Arduino Fertigation




Introduction: Arduino Fertigation

There is nothing better, more tasty than a fresh home grown tomato but they must be well fed and watered to give a good crop all through the summer. The plants often get neglected at holiday time and so this watering and feeding system was made and installed so that the plants were irrigated all the time.

Sunlight is the driving force behind plant growth and the water requirements depend closely on the amount of solar radiation received. A small photo diode measures the amount of sunlight and the plants are irrigated accordingly using an Arduino Uno to measure and control everything.

The mixing tank is filled with water through the solenoid valve. Once the tank is full, the level sensor turns off the water supply and the mixer pump is turned on. The peristaltic pumps dose the tank with the required amount of fertilizer and then the mixer pump is turned off. The mixture drains into the growing media under gravity.

More technical details can be found at

Step 1: List of Parts

The parts for this project can be found on ebay, mostly quite cheaply from Chinese suppliers. All the electronics use 12V components, for safety as much as anything in an outside environment.

The transistors and resistors are soldered to the tag strip and then wired to the Arduino and external components. Diodes must be connected the right way so that they are reverse biased. The band on the 1N4007 diodes must always go to the positive 12V line. The photo diode is quite small and difficult to check the polarity, trial and error works well here, if it is the wrong way round, the Arduino will measure a high voltage.

Step 2: Control Box

The peristaltic pumps and the Arduino Uno are mounted in a small plastic box and the water solenoid mounted separately outside the box. Anything that could leak is kept outside the box.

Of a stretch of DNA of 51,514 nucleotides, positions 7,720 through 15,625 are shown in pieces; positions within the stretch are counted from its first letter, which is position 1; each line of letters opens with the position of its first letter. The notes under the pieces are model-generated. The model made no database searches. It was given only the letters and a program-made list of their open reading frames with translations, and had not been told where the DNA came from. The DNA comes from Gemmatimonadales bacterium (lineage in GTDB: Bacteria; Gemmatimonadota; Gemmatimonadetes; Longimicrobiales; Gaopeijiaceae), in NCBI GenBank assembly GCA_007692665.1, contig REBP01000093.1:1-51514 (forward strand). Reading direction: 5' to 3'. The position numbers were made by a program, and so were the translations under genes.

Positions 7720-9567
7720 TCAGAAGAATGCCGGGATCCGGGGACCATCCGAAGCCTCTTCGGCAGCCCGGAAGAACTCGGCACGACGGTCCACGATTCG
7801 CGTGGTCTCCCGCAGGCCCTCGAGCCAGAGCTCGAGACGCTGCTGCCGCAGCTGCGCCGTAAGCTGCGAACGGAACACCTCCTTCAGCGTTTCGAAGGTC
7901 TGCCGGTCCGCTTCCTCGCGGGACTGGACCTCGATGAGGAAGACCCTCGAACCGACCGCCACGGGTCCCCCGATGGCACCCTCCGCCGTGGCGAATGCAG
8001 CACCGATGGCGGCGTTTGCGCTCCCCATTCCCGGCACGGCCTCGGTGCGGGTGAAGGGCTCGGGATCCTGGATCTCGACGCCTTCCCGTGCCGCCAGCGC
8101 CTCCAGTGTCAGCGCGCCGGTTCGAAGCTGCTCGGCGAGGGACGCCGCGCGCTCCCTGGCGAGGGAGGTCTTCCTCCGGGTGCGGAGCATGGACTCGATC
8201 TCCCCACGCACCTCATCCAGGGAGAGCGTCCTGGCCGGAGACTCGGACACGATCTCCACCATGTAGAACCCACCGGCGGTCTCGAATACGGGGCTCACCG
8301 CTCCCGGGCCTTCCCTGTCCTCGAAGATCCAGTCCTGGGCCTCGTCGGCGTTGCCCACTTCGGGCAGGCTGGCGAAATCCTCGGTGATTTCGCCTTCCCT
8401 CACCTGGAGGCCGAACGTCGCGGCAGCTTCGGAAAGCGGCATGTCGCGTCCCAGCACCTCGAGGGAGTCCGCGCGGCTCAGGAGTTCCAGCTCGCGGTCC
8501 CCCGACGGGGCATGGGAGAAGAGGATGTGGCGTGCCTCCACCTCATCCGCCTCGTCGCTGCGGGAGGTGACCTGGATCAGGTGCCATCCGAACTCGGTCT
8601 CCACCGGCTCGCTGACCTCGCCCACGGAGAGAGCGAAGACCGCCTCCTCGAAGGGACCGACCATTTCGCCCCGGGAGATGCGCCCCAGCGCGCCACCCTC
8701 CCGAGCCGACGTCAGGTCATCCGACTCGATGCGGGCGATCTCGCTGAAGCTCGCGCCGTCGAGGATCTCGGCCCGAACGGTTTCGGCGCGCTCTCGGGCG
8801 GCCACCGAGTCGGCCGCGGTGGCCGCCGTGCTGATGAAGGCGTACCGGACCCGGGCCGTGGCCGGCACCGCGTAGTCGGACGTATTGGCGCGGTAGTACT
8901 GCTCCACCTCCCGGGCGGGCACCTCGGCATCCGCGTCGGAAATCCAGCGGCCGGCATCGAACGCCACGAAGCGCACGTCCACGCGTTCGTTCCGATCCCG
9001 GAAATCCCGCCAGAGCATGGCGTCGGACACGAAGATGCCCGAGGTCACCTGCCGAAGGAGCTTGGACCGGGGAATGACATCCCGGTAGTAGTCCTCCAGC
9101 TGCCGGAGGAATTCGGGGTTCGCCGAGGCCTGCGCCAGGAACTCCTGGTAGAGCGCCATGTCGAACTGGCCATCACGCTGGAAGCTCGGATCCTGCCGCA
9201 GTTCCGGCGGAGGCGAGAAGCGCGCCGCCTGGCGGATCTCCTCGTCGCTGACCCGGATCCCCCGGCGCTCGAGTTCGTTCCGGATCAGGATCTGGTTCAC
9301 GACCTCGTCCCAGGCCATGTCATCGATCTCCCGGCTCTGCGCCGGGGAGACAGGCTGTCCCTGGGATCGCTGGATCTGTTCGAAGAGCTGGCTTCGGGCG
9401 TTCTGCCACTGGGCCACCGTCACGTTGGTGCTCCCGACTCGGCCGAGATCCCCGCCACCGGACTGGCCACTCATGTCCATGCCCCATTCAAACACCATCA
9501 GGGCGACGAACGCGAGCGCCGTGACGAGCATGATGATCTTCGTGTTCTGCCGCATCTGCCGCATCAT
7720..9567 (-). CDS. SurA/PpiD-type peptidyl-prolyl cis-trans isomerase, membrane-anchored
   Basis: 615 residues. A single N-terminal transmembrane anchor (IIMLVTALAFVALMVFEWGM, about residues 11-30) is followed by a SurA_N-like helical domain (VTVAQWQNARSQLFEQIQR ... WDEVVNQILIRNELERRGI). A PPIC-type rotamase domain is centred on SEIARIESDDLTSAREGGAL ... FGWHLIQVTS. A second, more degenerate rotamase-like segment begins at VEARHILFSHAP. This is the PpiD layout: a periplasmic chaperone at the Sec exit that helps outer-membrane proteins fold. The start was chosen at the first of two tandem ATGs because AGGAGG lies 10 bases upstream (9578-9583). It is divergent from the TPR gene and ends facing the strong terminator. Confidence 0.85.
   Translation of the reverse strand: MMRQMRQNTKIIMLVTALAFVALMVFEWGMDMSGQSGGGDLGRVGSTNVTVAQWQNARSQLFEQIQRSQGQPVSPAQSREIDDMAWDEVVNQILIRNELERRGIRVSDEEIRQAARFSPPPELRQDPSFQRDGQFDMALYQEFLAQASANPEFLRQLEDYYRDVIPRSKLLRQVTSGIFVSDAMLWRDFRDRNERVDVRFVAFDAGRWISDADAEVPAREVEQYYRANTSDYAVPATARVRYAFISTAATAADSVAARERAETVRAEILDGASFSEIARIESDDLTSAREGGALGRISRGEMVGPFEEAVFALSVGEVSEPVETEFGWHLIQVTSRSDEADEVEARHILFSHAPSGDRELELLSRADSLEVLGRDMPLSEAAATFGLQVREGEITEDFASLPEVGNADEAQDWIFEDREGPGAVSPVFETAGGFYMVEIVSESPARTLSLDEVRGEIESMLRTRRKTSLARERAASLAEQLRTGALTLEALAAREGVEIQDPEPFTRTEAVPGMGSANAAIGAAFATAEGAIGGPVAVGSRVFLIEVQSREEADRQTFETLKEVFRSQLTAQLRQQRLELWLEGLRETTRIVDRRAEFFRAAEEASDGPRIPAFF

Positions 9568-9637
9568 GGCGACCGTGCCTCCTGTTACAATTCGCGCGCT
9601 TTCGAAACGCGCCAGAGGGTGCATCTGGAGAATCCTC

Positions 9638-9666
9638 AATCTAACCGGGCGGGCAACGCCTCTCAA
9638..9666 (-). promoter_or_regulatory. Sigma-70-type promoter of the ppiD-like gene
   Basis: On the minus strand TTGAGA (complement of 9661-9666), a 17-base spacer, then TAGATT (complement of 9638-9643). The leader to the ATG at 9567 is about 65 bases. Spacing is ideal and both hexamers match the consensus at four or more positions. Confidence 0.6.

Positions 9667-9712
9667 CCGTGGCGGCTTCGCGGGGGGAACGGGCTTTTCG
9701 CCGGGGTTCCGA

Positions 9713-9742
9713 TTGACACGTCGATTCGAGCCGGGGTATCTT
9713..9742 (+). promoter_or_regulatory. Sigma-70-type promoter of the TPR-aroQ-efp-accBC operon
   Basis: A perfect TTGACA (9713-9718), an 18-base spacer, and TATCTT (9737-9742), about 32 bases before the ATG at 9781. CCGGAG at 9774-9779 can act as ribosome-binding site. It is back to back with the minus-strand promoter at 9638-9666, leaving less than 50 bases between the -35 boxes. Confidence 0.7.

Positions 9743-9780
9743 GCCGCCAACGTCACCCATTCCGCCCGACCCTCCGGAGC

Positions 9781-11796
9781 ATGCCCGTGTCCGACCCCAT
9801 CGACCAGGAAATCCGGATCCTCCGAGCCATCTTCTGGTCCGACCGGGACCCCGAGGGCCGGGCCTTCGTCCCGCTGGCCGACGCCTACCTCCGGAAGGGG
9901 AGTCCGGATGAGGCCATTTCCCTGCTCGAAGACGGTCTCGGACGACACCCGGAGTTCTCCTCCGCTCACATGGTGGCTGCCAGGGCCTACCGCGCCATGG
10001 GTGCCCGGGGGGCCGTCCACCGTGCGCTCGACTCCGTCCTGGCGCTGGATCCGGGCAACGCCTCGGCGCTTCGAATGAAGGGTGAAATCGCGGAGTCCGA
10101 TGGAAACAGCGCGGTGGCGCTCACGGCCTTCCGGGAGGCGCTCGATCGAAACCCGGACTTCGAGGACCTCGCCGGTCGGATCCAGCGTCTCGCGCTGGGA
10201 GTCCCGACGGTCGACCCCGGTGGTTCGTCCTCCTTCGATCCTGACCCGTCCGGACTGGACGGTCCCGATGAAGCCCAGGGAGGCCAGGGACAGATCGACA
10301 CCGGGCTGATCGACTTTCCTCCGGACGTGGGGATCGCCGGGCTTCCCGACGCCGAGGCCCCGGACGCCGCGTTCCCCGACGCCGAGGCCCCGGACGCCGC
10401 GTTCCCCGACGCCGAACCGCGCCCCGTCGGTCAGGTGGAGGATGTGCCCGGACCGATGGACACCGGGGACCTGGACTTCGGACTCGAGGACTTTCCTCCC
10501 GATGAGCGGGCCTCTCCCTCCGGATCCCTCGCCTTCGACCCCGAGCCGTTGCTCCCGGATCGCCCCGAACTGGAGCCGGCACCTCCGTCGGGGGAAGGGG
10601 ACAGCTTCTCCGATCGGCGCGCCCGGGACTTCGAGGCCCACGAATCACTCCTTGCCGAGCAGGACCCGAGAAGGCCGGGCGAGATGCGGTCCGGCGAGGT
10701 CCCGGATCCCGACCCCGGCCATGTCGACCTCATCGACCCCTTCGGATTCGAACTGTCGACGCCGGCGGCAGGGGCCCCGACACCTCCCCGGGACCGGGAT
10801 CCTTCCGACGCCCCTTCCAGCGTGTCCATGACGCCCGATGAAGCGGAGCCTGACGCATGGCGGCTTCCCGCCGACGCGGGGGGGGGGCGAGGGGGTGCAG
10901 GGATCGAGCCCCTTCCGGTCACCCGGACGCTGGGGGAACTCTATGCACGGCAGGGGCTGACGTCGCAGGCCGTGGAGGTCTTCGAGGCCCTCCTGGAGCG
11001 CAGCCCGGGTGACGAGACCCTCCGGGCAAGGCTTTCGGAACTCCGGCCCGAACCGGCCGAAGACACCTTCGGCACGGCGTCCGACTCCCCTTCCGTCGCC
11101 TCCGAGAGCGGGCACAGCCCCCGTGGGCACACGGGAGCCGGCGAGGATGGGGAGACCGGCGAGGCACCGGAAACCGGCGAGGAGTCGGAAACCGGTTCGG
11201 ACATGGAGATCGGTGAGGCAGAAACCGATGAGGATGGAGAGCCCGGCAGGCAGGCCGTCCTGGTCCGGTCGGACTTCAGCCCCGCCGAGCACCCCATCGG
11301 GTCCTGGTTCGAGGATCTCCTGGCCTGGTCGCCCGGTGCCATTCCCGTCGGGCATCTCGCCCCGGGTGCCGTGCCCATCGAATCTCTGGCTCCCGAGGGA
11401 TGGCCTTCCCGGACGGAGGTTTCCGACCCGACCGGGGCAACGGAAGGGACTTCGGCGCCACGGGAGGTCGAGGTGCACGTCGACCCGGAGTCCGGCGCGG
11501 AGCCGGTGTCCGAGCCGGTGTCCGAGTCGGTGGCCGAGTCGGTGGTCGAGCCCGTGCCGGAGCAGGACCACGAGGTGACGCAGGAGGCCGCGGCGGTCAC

Step 3: Mixing Tank

A 4 liter food container was used as the mixing tank. The float switch fills the tank with about 2 liters of water and the submersible pump is used to mix everything. Chemicals are pumped into the tank through the clear tubes.

Although the tank is shown uncovered in the picture, it should be covered in a black bag to keep out the light. The fertilizer solution is ideal for growing algae as well as tomatoes and the tank will soon go green inside and clog up everything. The clear tubes contain concentrated chemicals which are too strong for plant life.

Step 4: Chemical Storage

Three bottles of chemical are used to feed the plants. A high potassium soluble fertilizer is used in one bottle, calcium nitrate in a separate bottle because the calcium would precipitate out with the soluble fertilizer at high concentrations. Phosphoric acid is stored in the third bottle for bringing the pH down to 6.

Step 5: Photo Diode

A BPW34 photo diode is used to measure the solar radiation. This is mounted facing the midday sun.

Step 6: Fertilizers

The stock solutions were made from Solufeed F and calcium nitrate using 100 gm/L see. No doubt similar soluble fertilizers will be available locally. The acid tank was made from 50ml of 80% phosphoric acid per liter water.

The peristaltic pumps need calibrating by measuring how much liquid is dispensed in about 10 seconds, the pumps used in this instructable delivered 14ml in 10 seconds. The required time to give the right amount of chemical is entered into the Arduino sketch.

The pH of the tank is measured with a calibrated pH meter, the acid dispense time needs tweaking to give a pH of 5.5-6.5. Dissolved fertilizer is measured using the TDS meter, a value of 1000 to 1500 ppm is about right for tomatoes. True aficionados can change the ppm and nitrogen to potassium ratio depending on the plant growth stage...

As a final check on the frequency of watering, a tensiometer was included in one pot to monitor moisture content. The ultimate check is the health of the plants, dark green leaves and the stem thickness about 1 cm diameter 15 cm below the growing tip.

Step 7: Arduino Uno Sketch

/*Arduino Uno fertigation sketch